Thirty-six trait-based lessons for
primary writers can be found in:
The lesson on this page was inspired by the Northern Nevada Writing Project's Six by Six Guide. Click here to see how to order your own copy, which contains thirty-six trait lessons like the one found on this page.
Big Ideas behind this Lesson:
Trait Focus: Voice —The concept focus is Voice as a way to express dialogue with speech bubbles.
Use of prewriting strategies
Revise drafts for voice
Identify main idea
Make self-text connections
This lesson is to give students the chance to express the way they feel when they have a bad day. They will make personal connections as well as develop empathy for characters in stories. Students will use oral discussion with groups of 4 or 5 students to help expand their ideas and details to enrich their writing.
The book uses a repetitive line that helps keep the story organized.
Day 1: Pass a post-it out to each child. Write on the board, “Have you ever had a bad day?” The students will respond on their post-it “yes” or “no” and give a reason why. After all the students are finished and they have posted their note on the board gather the students around and read some of the responses. Then read Alexander and the Terrible, Horrible, No Good, Very Bad Day.
At right is my students' Post-it® Note-sized template chart answering the question, “Have you ever had a bad day?” Click on the image to see it in larger form.
Day 2: Review and discuss Alexander. Tell students they are going to write about their own bad day. Allow students to discuss and look through books to help them think of something they have experienced. In the meantime, write each student’s name on the chart paper. Then have students tell you what they want to write about when they come up with an idea and record it on the chart paper. This will help the students stay on topic as well as help you remember what they are writing about just in case they need help with ideas.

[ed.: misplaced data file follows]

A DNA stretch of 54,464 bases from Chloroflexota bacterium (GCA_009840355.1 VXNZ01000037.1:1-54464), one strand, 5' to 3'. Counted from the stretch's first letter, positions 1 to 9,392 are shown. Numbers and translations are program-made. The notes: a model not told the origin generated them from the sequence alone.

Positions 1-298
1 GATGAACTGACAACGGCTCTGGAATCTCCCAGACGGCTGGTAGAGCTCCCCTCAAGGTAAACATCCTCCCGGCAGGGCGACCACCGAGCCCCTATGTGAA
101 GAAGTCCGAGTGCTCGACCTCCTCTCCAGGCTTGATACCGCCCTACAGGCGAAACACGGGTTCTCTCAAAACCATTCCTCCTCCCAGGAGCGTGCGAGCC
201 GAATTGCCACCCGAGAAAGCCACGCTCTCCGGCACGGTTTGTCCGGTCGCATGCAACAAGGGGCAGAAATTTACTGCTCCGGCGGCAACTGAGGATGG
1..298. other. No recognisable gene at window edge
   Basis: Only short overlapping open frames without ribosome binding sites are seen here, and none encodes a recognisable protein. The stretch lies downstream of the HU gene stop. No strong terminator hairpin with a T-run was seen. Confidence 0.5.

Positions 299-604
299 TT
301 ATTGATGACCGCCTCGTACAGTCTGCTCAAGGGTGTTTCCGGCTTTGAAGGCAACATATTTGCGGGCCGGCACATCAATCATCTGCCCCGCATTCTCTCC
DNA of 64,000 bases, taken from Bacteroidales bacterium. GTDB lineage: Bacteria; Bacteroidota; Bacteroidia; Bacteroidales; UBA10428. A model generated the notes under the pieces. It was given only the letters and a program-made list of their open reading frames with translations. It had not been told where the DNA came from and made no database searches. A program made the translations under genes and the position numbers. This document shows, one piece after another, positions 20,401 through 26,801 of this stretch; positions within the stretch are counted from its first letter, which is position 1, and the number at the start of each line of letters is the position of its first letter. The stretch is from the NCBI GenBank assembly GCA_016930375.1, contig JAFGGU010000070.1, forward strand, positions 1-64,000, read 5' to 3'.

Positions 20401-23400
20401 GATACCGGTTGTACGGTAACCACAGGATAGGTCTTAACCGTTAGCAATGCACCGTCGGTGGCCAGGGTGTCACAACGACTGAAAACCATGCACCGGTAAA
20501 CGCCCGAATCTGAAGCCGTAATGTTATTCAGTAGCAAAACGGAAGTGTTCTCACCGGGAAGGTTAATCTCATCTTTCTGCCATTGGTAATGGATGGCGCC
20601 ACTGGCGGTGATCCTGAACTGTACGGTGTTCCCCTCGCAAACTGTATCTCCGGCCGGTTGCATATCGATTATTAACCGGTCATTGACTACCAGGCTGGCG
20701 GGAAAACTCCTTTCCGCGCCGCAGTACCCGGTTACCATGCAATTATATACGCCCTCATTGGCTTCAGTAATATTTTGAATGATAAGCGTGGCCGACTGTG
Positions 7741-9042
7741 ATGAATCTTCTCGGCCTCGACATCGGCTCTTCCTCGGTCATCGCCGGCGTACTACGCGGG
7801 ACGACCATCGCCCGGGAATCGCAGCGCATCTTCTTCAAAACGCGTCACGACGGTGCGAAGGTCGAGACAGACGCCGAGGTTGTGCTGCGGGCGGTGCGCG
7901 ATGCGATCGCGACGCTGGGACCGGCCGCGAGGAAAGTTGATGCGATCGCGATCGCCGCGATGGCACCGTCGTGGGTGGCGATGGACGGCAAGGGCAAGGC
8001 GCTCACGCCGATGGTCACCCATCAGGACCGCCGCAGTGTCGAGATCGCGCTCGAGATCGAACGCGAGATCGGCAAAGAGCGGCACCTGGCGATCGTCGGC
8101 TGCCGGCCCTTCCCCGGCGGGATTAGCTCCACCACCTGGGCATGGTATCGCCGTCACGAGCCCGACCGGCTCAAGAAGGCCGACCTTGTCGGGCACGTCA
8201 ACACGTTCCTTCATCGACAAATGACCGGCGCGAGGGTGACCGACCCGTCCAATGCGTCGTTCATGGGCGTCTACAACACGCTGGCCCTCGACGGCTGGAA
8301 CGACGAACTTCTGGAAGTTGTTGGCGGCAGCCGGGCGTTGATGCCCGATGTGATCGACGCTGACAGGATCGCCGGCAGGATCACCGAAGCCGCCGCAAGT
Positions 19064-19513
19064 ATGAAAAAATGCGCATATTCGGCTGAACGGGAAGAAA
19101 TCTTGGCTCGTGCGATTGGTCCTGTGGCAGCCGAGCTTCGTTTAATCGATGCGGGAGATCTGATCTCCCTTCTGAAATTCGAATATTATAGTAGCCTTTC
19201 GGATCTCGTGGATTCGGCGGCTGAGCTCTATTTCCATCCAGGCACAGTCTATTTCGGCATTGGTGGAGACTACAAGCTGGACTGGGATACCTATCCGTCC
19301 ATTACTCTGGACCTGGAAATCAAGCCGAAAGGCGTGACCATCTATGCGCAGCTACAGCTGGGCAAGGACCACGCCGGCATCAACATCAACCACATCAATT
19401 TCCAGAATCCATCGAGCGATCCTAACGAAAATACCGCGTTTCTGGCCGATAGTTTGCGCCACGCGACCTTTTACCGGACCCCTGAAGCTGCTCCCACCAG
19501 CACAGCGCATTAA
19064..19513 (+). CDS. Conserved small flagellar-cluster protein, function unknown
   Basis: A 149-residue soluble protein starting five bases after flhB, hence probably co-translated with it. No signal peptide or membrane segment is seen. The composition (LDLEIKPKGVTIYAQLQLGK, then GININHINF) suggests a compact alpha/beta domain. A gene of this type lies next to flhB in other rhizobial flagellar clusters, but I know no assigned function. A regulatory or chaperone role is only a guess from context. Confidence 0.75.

A list of the ideas my students generated after thinking and talking about bad days is at right. Click on the image to see it in larger form.
Pass out scratch paper and have students write about their bad day on one side and what they would say the moment their incident happened on the other side – using quotations marks. While they are working walk around and take their picture. Have them impersonate the look on their face when they had their particular bad day. When finished, have students turn in their scratch paper as a rough draft and edit.
Day 3: Pass out edited work to the students. Have them reread what they wrote and then give them the final product paper (with their pictures on it) to finish. They need to complete the sentence, speech bubble, and illustrate their body.
Alexander and the Terrible, Horrible, No Good, Very Bad Day, Post-it® Note-sized templates, chart paper, markers, writing template, camera, glue stick, and construction paper.
This book, with the emotional facial expression photos, became one of our favorite class books. We read and reread it as a class, with the author always reading their own speech bubble to reinforce quotation marks. It became part of our classroom library. At the end of the year, I dismantle the book, so each child can save their own page.
Ashden had a horrible, terrible, no good very bad day when…my fingers almost fell off. They were bleeding because the pit bull bit me so hard. “Ouch, that hurt. I’m bleeding!”
Michael had a horrible, terrible, no good, very bad day when…My dog ate my chickens when I was asleep. “WHAT the heck. My dogs ate my chickens.”